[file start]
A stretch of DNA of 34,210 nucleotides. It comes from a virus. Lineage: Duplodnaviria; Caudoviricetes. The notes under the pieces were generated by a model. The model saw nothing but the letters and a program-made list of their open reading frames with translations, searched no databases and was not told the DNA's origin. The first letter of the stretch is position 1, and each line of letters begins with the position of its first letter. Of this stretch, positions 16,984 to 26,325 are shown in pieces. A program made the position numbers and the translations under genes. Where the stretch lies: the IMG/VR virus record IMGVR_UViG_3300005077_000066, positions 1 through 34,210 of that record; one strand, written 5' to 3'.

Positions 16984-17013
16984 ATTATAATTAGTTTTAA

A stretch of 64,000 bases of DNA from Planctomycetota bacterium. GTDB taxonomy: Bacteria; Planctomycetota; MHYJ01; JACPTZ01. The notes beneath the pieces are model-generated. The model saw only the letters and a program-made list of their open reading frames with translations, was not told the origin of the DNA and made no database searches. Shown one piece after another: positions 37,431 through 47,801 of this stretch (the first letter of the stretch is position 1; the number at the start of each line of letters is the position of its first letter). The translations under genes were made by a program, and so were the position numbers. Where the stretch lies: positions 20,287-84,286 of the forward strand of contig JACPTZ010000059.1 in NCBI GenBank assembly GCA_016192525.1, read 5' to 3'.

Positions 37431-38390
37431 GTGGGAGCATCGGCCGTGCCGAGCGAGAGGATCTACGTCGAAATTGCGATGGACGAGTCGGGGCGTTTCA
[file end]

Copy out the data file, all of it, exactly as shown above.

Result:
A stretch of DNA of 34,210 nucleotides. It comes from a virus. Lineage: Duplodnaviria; Caudoviricetes. The notes under the pieces were generated by a model. The model saw nothing but the letters and a program-made list of their open reading frames with translations, searched no databases and was not told the DNA's origin. The first letter of the stretch is position 1, and each line of letters begins with the position of its first letter. Of this stretch, positions 16,984 to 26,325 are shown in pieces. A program made the position numbers and the translations under genes. Where the stretch lies: the IMG/VR virus record IMGVR_UViG_3300005077_000066, positions 1 through 34,210 of that record; one strand, written 5' to 3'.

Positions 16984-17013
16984 ATTATAATTAGTTTTAA

A stretch of 64,000 bases of DNA from Planctomycetota bacterium. GTDB taxonomy: Bacteria; Planctomycetota; MHYJ01; JACPTZ01. The notes beneath the pieces are model-generated. The model saw only the letters and a program-made list of their open reading frames with translations, was not told the origin of the DNA and made no database searches. Shown one piece after another: positions 37,431 through 47,801 of this stretch (the first letter of the stretch is position 1; the number at the start of each line of letters is the position of its first letter). The translations under genes were made by a program, and so were the position numbers. Where the stretch lies: positions 20,287-84,286 of the forward strand of contig JACPTZ010000059.1 in NCBI GenBank assembly GCA_016192525.1, read 5' to 3'.

Positions 37431-38390
37431 GTGGGAGCATCGGCCGTGCCGAGCGAGAGGATCTACGTCGAAATTGCGATGGACGAGTCGGGGCGTTTCA